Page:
I might suggest the easiest examples of nested implicsations are most easily seen in definitions.

If when the king dies, his son will take the throne, then we are in a hereditary monarchy.

is an example of (A -> B) -> C

If event A (the king's death) will lead to event B (the son's crowning) in all circumstances then event C (this being a hereditary monarchy) is true.

Then applying the definition is then exactly C -> (A -> B)

Since we are in a hereditary monarchy, when the king dies, his son will take the throne.

Similar examples often arise about mechanical processes with reliable rules:

If whenever you exceed 90 mph, the car stalls, we are not going to be able to cover the necessary 100 miles within the hour.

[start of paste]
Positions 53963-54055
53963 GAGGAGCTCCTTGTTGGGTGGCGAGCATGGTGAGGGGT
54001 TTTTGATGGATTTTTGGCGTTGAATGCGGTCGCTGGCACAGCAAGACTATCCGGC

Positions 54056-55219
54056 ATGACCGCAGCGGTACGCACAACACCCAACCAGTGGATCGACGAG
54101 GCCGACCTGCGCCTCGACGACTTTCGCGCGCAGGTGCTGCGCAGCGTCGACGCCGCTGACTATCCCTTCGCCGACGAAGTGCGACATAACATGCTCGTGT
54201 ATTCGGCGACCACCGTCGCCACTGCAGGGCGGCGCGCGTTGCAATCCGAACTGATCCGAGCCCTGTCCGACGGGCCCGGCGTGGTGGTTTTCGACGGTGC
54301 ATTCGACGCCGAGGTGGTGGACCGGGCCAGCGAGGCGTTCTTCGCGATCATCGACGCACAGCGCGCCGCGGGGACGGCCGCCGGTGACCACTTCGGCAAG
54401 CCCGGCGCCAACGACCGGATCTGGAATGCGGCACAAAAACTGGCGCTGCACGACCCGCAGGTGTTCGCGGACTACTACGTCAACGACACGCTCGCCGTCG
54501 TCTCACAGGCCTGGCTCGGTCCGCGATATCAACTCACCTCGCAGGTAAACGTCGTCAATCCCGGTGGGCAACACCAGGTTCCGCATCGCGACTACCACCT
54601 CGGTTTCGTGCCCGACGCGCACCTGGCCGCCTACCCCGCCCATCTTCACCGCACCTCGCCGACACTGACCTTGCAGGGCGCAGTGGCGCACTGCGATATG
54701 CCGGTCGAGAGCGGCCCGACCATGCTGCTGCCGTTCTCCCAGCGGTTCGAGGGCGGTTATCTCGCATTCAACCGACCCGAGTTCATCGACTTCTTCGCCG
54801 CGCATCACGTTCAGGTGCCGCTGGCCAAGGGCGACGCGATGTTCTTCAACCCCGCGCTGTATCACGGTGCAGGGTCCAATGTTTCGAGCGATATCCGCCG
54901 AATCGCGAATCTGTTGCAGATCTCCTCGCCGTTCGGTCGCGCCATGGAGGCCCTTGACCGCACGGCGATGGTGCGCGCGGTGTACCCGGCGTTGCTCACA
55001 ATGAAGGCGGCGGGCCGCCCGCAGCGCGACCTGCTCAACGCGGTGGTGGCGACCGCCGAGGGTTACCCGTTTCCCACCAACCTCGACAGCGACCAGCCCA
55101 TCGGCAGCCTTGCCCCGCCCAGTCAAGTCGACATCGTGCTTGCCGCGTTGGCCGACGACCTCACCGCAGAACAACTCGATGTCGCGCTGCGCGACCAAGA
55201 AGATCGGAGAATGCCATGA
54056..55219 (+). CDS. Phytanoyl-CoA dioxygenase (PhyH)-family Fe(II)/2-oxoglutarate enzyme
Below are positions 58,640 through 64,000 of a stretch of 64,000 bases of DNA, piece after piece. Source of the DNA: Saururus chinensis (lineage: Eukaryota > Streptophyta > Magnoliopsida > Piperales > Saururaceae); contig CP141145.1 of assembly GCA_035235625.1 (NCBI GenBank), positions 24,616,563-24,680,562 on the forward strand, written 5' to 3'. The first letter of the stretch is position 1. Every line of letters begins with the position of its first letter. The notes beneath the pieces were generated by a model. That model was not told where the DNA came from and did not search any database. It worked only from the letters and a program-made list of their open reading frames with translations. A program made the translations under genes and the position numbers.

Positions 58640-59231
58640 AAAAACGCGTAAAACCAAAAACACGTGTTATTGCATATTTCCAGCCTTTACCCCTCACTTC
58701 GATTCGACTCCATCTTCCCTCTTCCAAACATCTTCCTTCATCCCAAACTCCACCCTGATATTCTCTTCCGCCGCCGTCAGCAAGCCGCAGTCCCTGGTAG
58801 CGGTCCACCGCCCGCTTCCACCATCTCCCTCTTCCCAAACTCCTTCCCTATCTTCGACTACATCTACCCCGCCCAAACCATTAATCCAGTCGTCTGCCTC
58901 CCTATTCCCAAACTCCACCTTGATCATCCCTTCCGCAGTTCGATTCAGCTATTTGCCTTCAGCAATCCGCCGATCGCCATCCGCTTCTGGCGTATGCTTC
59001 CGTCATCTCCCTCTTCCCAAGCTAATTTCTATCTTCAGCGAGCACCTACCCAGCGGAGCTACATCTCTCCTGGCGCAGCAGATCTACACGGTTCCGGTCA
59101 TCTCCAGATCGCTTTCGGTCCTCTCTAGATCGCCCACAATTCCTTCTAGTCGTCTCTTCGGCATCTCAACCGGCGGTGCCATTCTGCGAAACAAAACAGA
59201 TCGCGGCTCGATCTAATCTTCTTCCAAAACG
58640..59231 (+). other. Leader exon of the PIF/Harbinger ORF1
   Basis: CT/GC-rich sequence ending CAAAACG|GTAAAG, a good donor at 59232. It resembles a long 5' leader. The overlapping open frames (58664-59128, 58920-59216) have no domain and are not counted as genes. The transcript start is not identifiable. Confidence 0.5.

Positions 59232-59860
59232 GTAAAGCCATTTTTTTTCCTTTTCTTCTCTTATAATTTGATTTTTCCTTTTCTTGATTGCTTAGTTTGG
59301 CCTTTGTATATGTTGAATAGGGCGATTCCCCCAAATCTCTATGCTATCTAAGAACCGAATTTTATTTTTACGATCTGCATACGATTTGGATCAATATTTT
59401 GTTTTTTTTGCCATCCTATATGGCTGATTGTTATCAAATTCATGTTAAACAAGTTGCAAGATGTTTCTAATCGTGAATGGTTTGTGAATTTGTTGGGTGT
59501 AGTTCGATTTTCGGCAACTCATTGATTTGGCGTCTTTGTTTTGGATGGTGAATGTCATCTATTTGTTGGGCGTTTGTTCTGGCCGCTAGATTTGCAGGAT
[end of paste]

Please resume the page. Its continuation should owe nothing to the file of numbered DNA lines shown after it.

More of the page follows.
is an example of (A -> B) -> C

When the temperature is above 80, if you set the thermostat to 72, the blower should come on.

is an example of A -> (B -> C)

English is replete with constructions expressing implication, so these are often expressed with two different ways of writing '->'. As much as this random variation can be confusing, in this case, it helps. You know you have to implications because two different constructions overlap, and the nesting can be determined by considering what condition is most global.


I'm going to label these expressions P and Q:

  • P = (A → B) → C
  • Q = A → (B → C)

As you probably know, if P were the premise a proof, Q could be proven. However, the converse is not true: Starting from Q, P cannot be proven. That means that there is something about Q that is not quite as specific as P. To be precise, P also implies (A ∨ C), and Q doesn't. That means that if (A ∨ C) is added to Q, it will say the same thing as P. This can be verified by proving Q & (A ∨ C) ⊢ P:

A → (B → C), A ∨ C ⊢ (A → B) → C

To illustrate this point, consider the following example:

  • A = The wind blows.